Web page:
On the 50th anniversary of the launch of Apollo 11 (16th July 1969), Dundee Museum of Transport’s Euan Derrick looks at Dundee’s current links to space transport. Most people would be surprised to learn that space technology research based from Dundee is now used in £10 billion worth of spacecraft thanks to the pioneering work being developed at the University of Dundee’s Space Technology Centre.
The SpaceWire team at the UoD Space Technology Centre has been working in the field of space craft data technology for over twenty years, creating what they describe as essentially a spacecraft’s nervous system in that it connects on-board computing technology. Other space research at Dundee includes the PANGU (Planet and Asteroid Natural scene Generation Utility) planetary landing simulation tool – computer software that simulates the realistic surface of planetary bodies, and tests the vision-based guidance systems (cameras, LIDAR, and RADAR) on a lander approaching asteroids, moons and planets.
The adoption of SpaceWire on NASA (America’s National Aeronautics and Space Administration), ESA (European Space Agency) and JAXA (Japan Aerospace Exploration Agency) missions led to the need for improvements in device interoperability (the exchange of data between computer systems). Supported by international engineers, the University team created The Remote Memory Access Protocol (RMAP) – which became an international standard in 2010 – to successfully tackle device interoperability.
Over 100 spacecraft so far have used SpaceWire and RMAP. The missions include BepiColombo – the joint European and Japanese space mission to explore the planet Mercury, and the ExoMars Rover mission in scientific operations in the orbit and surface of Mars.
Professor Stephen Parkes began work on spacecraft data technology in 1998, winning a technology research contract from ESA. This research laid the foundations for what was to be published in 2003 as the SpaceWire standard. Over the period 1998 to 2013, the success of the £1.6 million research programme led to the establishment of STAR-Dundee, a company which has 16 employees and 400 customers in 50 countries. STAR-Dundee is currently developing SpaceFibre, the next generation of SpaceWire technology, for vision-based navigation systems.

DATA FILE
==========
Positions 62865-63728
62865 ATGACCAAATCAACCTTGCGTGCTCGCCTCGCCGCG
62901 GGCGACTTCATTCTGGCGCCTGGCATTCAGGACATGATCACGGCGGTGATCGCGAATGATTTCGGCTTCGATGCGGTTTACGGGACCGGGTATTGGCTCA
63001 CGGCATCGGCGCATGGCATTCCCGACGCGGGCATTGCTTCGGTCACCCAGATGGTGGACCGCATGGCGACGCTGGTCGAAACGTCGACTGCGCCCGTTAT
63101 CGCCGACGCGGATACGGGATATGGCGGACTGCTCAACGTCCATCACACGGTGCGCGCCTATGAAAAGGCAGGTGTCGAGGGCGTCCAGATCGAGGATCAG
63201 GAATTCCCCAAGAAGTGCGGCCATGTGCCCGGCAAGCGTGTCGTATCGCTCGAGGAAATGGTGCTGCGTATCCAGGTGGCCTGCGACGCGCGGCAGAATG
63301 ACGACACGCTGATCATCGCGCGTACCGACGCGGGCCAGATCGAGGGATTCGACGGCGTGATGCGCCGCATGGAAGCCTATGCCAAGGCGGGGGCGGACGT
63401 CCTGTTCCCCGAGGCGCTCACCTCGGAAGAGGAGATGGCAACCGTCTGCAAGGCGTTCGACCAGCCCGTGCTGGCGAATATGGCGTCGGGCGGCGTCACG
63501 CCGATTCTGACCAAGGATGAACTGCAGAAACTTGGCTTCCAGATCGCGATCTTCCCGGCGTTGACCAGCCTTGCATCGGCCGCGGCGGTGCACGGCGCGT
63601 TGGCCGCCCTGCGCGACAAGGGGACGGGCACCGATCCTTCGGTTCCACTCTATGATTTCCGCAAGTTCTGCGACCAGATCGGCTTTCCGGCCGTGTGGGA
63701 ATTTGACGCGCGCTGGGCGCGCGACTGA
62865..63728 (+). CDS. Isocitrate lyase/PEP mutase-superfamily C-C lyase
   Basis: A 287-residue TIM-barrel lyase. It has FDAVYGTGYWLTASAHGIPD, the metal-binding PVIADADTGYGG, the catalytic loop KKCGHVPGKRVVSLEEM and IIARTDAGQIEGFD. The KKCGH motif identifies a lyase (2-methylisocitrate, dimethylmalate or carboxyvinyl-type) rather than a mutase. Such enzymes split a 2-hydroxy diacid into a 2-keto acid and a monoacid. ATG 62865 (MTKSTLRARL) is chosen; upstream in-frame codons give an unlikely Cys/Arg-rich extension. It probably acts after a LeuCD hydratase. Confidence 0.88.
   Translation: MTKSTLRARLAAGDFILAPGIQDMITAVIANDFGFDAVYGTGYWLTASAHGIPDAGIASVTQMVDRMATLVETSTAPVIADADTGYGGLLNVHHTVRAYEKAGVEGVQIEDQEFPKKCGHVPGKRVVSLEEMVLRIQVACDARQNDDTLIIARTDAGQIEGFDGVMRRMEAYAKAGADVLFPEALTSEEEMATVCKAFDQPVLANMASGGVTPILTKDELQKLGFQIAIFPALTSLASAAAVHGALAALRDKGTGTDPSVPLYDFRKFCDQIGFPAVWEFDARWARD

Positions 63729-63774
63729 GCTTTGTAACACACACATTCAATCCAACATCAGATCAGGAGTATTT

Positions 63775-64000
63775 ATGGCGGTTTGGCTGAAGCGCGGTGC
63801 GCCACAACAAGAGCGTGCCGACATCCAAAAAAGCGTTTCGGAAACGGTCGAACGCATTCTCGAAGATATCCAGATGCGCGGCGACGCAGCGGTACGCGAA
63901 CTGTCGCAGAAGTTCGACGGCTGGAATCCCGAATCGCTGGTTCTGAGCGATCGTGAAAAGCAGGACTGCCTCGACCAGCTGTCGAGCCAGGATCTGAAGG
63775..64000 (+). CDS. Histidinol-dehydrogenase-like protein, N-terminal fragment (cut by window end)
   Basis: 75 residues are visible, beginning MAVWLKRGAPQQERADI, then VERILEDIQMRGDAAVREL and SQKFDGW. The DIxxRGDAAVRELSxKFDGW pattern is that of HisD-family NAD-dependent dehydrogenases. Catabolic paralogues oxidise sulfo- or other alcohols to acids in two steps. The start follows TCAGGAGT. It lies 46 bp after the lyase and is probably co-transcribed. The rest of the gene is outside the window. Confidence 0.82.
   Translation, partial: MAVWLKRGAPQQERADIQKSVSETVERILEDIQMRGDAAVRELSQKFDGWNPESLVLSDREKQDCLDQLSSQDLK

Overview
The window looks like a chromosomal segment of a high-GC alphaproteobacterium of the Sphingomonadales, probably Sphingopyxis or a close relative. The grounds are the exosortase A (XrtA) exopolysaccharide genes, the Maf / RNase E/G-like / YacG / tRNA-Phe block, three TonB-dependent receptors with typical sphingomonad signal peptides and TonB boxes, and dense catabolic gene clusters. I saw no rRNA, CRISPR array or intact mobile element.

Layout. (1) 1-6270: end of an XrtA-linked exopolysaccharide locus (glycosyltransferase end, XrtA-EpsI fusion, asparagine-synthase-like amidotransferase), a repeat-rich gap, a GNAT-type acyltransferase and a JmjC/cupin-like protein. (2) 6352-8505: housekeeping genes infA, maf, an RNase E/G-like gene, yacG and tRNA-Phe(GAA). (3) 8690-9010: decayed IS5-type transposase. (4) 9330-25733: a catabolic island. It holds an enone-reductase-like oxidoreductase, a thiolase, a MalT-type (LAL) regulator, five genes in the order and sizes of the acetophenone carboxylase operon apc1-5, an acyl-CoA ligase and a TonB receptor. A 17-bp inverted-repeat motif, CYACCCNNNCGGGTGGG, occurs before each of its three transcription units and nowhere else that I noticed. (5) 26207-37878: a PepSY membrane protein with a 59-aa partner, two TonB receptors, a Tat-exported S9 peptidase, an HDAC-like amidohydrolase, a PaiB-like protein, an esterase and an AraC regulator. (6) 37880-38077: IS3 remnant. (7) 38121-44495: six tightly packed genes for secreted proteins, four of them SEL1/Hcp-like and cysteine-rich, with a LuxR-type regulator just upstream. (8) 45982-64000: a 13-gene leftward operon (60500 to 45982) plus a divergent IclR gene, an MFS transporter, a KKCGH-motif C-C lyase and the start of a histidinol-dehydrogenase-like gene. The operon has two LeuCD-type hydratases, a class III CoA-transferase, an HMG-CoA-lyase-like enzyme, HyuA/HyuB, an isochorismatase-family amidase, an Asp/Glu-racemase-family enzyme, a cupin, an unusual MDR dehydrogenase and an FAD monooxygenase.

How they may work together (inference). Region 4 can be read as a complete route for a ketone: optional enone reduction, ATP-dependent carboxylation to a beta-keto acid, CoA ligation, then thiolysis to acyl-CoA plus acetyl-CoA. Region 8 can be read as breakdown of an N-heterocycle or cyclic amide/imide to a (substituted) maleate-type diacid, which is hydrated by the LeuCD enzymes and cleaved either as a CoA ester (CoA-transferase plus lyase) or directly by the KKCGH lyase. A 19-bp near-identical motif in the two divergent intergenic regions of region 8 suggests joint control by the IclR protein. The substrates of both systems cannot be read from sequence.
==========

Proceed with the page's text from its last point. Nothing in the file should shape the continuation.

University of Dundee Space Technology also conduct research on chip and software development tools, run the Dundee Satellite Receiving Station and maintain an important archive of images from NOAA, SeaStar, Terra and Aqua polar orbiting satellites. These images are available to view for free at www.sat.dundee.ac.uk.
On a side note, Dundee born scientist and engineer Andrew Abercromby is now Lead of the Human Physiology, Performance, Protection & Operations (H-3PO) Laboratory within the Biomedical Research and Environmental Sciences Division at Johnson Space Centre for NASA. Working on several missions, he undertakes the design and testing of spacesuit systems.
edited by Samantha Walker